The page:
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Eisenhower, it seems reasonable to guess, would have responded forcefully to the 9/11 attacks. But it also seems fair to guess that he would have counseled patience and prudence; that he would have developed alternatives to a preventive war against a second-tier adversary posing an over-the-horizon threat; that he would have abjured grandiose and unsustainable claims of unilateral executive power; that he would have toned down wartime rhetoric; and that he would have urged a measured view of the terrorist threat -- which is, after all, puny by comparison with the Communist threat that he faced so calmly.
Bush's Best Hope
But is realism realistic? Eisenhower could exude equanimity at the height of the Cold War because he was the supreme allied commander who won World War II. He could warn against the "military-industrial complex" because he was the country's most trusted general. Maybe you have to be Eisenhower to be Eisenhower.
Today's world offers a further challenge to his brand of realism, in the form of recurrent outcries for humanitarian interventions. In 2007, atrocities are broadcast around the world in real time, and there is no Soviet Union to stay interventionists' hand. Realists may not oppose all humanitarian interpositions of U.S. troops between local thugs and their victims, but they will oppose most of them. In a place such as Darfur today, or in Rwanda and Bosnia in the mid-1990s, realists are inclined to hide behind the United Nations and buck the problem to regional powers. Evasion or indirect action may indeed be smarter than direct intervention, but that doesn't make it easy to defend.
Realism's flaw is not that it is wrong -- in some sense, it is always right -- but that in a pious, warm-blooded world, it is as unpalatable as atheism. The real-world flaw of the realist prescription for Iraq is its assumption that American forces in or near the country could stand off while ethnic cleansers and terrorist provocateurs committed atrocities. At the moment, doves and reptiles are aligned in common reaction against hawkish excess, but they would split with the crack of cleaved wood if genocide somewhere were to supplant Iraq as the leading crisis of the day.
Still, we know a few things that make Eisenhower's legacy more relevant than it has been in years. We know that the American people are feeling burned by hawks but lack confidence in doves. We know that a blunt realist can win the presidency, because one recently did -- in 2000. Recall Bush's pre-9/11 support for a "humble" foreign policy that would not stir fear or resentment abroad: "I just don't think it's the role of the United States to walk into a country and say, 'We do it this way; so should you.' " He warned against overstretching the military. He opposed nation-building. He said -- something few dare to say -- that the Clinton administration had been right not to intervene in the Rwandan genocide. In the pre-9/11 Bush, Eisenhower would have recognized something of himself.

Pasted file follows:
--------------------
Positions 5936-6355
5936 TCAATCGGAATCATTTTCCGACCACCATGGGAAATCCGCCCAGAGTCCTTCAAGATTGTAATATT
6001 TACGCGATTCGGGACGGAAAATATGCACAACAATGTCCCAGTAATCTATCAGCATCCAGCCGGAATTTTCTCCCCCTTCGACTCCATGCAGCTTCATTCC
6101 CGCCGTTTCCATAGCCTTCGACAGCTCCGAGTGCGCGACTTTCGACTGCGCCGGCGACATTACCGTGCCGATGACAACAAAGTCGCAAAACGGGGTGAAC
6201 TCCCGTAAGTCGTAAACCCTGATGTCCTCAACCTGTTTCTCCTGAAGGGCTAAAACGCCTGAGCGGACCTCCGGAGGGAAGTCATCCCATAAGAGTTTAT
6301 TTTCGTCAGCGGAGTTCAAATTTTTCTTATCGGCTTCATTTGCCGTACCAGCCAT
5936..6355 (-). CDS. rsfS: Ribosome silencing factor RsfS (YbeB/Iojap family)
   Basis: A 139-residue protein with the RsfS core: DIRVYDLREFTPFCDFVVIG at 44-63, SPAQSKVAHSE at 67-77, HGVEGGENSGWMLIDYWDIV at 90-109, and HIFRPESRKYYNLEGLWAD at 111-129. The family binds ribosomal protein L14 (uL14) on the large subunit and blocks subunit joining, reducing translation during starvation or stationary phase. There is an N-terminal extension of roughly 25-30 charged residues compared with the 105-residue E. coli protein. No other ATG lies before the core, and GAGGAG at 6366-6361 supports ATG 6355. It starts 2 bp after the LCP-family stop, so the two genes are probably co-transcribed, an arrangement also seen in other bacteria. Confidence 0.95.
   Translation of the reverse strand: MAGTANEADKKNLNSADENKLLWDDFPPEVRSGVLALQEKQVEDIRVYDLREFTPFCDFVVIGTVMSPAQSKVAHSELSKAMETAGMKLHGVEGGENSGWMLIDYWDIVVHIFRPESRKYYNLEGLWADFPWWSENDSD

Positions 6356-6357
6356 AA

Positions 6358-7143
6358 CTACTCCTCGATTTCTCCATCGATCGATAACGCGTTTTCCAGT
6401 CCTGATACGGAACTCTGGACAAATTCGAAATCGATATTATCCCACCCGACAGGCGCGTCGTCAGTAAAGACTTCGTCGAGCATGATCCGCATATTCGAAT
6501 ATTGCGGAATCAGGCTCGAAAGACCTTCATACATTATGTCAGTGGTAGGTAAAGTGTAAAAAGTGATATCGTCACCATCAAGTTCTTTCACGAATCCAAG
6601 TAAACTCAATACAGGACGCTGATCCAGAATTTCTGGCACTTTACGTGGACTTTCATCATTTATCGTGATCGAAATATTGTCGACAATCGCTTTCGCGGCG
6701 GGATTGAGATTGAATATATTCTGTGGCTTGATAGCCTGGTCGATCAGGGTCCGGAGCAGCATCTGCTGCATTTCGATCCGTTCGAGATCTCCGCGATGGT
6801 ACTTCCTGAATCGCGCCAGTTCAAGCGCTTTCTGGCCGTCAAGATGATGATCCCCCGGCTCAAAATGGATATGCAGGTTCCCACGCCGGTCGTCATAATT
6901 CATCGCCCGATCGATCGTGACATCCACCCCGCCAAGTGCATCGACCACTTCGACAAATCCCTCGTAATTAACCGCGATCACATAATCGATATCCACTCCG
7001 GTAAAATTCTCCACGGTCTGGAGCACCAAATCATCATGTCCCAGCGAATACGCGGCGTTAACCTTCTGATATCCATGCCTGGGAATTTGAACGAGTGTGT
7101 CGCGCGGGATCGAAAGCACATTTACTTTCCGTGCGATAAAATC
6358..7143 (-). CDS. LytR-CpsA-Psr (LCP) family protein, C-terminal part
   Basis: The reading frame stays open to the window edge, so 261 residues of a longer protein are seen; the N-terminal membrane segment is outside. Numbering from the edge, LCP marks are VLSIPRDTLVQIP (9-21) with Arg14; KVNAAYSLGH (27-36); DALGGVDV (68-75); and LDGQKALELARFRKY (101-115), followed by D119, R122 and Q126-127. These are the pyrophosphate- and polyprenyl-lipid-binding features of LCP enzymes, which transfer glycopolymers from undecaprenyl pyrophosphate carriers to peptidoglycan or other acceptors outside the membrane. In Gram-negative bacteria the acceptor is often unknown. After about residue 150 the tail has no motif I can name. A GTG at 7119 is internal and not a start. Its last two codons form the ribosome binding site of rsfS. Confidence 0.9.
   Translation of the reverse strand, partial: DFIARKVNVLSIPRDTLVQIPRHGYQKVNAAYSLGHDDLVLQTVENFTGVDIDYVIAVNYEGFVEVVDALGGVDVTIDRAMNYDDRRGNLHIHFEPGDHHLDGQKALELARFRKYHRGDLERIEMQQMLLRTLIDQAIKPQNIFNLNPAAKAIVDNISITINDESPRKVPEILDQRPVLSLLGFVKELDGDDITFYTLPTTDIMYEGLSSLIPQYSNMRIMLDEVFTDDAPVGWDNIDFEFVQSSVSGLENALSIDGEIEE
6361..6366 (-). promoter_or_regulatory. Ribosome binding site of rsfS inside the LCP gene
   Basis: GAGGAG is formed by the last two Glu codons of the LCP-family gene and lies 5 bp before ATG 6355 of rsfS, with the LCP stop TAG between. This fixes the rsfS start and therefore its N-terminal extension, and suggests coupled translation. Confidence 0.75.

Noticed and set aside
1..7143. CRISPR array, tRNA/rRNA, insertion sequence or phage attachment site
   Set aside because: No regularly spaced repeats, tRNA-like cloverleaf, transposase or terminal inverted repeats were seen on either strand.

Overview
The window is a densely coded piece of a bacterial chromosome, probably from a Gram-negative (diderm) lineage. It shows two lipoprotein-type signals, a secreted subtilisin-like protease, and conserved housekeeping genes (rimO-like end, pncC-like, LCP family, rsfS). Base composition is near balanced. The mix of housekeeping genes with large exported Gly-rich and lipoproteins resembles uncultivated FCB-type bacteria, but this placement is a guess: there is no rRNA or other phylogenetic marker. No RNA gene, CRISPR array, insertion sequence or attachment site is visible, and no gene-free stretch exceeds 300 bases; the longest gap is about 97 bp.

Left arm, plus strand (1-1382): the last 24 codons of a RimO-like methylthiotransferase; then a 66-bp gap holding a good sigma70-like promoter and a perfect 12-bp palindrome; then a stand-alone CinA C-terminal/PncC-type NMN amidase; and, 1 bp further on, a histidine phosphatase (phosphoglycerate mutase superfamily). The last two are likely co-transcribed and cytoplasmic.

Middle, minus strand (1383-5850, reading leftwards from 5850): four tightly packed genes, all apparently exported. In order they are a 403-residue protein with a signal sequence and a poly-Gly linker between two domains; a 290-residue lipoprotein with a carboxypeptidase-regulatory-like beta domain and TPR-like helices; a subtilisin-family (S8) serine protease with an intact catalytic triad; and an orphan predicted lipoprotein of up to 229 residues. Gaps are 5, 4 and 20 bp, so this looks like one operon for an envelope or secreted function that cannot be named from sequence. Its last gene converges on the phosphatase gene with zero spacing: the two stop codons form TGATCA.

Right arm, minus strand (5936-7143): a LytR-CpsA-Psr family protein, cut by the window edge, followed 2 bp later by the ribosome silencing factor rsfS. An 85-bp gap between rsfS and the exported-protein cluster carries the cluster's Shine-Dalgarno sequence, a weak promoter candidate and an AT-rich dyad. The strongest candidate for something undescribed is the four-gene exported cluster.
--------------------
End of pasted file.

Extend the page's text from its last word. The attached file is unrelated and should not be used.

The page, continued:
And in February we heard Rudy Giuliani, a top-tier Republican presidential candidate, tell a conservative audience that national leaders (that would be Bush) had fallen into an "analytical warp" by defining the battle as a war on terrorism when it really should be spoken of as a "war of the terrorists against us." Giuliani said, "We have to say to the rest of the world, 'America doesn't like war.' America is not a military country. We've never been a militaristic country."
If anyone today enjoys Eisenhowerian standing in the war on terrorism, it would be Giuliani, "America's mayor" during the 9/11 crisis. That he felt at liberty to talk down the terror war suggested that the country might embrace a quieter brand of leadership. It may also be noteworthy that Sen. Chuck Hagel of Nebraska, an independent-minded Republican with a high profile, is a realist who makes a point of invoking Eisenhower.
Harry Truman left office with the United States bogged down in the Korean War, Europe and Japan still struggling, NATO a fledgling experiment, and the Cold War's sustainability questionable. Truman's good fortune was to have Eisenhower as his successor. When Ike left office, the country was at peace, free Europe and Japan were thriving, NATO was firmly rooted, and a Cold War modus vivendi was established on terms that proved decisively favorable to the United States. It was Ike who stabilized and ultimately redeemed Truman's legacy.
With two great secretaries of state at his side, Truman ran a more creative and competent foreign policy than Bush has managed to do; but Bush, like Truman, has visionary qualities as well as impulsive and simplistic ones. So far, Bush's presidency looks like four years of impulsive overreach followed by two of desperate improvisation, but recall that Truman was unpopular and widely regarded as a failure when he left office. In 2009, something akin to Eisenhower's brand of calm, cold realism may offer the best hope of rebuilding the country's foreign policy. And George W. Bush's reputation.
© Copyright 2007 National Journal
Jonathan Rauch is a senior writer and columnist for National Journal and a frequent contributor to Reason. The article was originally published by National Journal.